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“S” is for Stroke, STEMI, and Sepsis: One Organization’s Process to Treating the Septic Patient

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Friday, April 6, 2018

Scripps Health knew that it was doing well with stroke and ST-Elevation Myocardial Infarction (STEMI), but had an opportunity when it came to treating a septic patient. After a year of using its Value by Design tools at one of its sites, a process was developed for the care of a septic patient. In September 2017, Scripps Health rolled out this process to the rest of the emergency departments (EDs).

At Scripps Memorial La Jolla ED, the team brought a group together including all stakeholders from the ancillary areas, ED physicians, and pharmacy to look at the current process and address any barriers in providing exceptional care to septic patients. They used the system tools and had everyone come up with a process that would expedite care. The ED physicians were key in the process because they order all the tests. The theory was if the ED physicians used the Preformatted Order (PFO) Set—which encompassed all tests, including the fluids, lactate (and repeat lactate), and blood cultures with early administration of antibiotics—Scripps could improve outcomes.

The Scripps team created a systematic process, just as they did with stroke and STEMI, and empowered nurses by giving them the criteria and the opportunity to call a “Code Sepsis” if the triggers were met. The triggers were printed on a badge card so that nurses had easy access to a tool to help them in the decision-making process. When the Code Sepsis is called, all services—lab, radiology, and pharmacy—respond and work together to complete the steps needed to treat that patient in a rapid sequence.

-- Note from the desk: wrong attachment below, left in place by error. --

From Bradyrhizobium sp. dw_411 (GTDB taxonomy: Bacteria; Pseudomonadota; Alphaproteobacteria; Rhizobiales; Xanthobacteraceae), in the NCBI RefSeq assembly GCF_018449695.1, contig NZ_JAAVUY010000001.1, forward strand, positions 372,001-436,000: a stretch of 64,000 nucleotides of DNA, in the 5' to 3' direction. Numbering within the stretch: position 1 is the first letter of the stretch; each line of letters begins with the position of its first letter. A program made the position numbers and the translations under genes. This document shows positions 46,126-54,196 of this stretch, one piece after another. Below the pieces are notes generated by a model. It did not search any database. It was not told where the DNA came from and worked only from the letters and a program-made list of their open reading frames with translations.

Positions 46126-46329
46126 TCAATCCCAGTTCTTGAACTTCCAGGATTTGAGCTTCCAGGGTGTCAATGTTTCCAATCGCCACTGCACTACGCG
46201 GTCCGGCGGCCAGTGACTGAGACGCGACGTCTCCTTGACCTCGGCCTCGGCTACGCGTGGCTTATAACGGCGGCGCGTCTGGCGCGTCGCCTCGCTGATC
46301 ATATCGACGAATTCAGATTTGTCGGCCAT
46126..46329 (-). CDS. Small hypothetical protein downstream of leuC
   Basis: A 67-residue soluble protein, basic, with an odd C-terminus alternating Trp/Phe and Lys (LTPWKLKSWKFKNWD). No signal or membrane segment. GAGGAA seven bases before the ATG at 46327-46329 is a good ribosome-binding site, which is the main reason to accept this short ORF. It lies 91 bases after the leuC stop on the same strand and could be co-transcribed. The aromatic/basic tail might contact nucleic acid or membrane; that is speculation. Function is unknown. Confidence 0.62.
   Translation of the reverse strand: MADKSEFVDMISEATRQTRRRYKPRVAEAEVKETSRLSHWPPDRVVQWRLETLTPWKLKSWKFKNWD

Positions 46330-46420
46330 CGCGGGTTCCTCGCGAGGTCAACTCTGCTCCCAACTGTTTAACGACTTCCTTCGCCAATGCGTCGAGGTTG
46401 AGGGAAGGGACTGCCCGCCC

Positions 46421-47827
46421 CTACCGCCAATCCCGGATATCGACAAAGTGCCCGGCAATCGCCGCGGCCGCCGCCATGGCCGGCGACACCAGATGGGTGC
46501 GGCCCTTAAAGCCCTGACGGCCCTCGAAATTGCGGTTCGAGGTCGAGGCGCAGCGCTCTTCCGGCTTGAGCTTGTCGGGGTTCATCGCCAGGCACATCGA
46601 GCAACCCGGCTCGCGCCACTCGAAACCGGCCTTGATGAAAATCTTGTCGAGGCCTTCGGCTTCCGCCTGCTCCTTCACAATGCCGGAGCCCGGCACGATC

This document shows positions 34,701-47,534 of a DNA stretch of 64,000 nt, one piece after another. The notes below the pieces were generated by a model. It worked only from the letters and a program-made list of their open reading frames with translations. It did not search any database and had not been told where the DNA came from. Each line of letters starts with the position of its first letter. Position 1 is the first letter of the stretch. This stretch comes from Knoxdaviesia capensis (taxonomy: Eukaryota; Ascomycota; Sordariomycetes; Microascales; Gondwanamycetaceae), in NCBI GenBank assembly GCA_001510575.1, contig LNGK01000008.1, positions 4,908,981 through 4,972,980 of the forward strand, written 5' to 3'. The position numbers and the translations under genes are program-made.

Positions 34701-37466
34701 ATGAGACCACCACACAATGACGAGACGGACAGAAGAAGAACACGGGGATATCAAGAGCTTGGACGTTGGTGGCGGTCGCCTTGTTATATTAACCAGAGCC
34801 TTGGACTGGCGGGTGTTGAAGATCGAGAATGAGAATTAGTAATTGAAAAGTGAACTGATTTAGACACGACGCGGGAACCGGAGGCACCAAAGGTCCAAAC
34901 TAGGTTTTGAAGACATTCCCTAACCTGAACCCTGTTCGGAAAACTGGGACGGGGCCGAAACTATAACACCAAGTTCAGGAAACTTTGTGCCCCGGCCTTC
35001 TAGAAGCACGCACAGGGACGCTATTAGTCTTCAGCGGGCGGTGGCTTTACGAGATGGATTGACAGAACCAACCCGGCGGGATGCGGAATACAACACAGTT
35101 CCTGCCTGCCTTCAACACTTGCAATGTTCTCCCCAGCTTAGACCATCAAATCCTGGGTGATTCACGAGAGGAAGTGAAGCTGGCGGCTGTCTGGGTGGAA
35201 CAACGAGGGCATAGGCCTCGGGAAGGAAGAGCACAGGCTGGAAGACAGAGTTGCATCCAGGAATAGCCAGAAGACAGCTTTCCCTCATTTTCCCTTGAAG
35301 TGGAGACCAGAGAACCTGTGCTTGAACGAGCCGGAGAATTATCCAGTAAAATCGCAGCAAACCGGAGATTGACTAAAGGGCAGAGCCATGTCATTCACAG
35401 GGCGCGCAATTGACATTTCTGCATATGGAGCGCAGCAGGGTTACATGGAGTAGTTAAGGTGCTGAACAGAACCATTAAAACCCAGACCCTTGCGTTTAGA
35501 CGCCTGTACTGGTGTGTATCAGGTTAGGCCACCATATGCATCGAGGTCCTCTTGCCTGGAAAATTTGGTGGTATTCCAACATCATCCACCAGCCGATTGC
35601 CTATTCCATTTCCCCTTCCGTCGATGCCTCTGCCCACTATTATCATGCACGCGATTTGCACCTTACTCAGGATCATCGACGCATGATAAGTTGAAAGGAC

Just as it does with stroke and STEMI, Scripps trained all staff members on the importance of early intervention in the care of septic patients. Staff members were taught that “time is tissue” and, if not treated early, it could lead to organ death and increased mortality. Scripps rewarded staff members and created a “Sepsis Stars” board to recognize those who provided exceptional care to patients and rapid treatment. Scripps used its “Management for Daily Improvement” board to show successes, track the use of the PFO, and identify barriers preventing the team from meeting the goals that were set. Goals included the reduction of opportunities for improvement, and reduction of door-to-antibiotic time for those identified as septic patients. The team continues to meet monthly as a group with its ancillary staff members and present to senior leadership so that all may collaborate together to improve outcomes.

For additional information, please contact Rose Colangelo at 858.349.3551.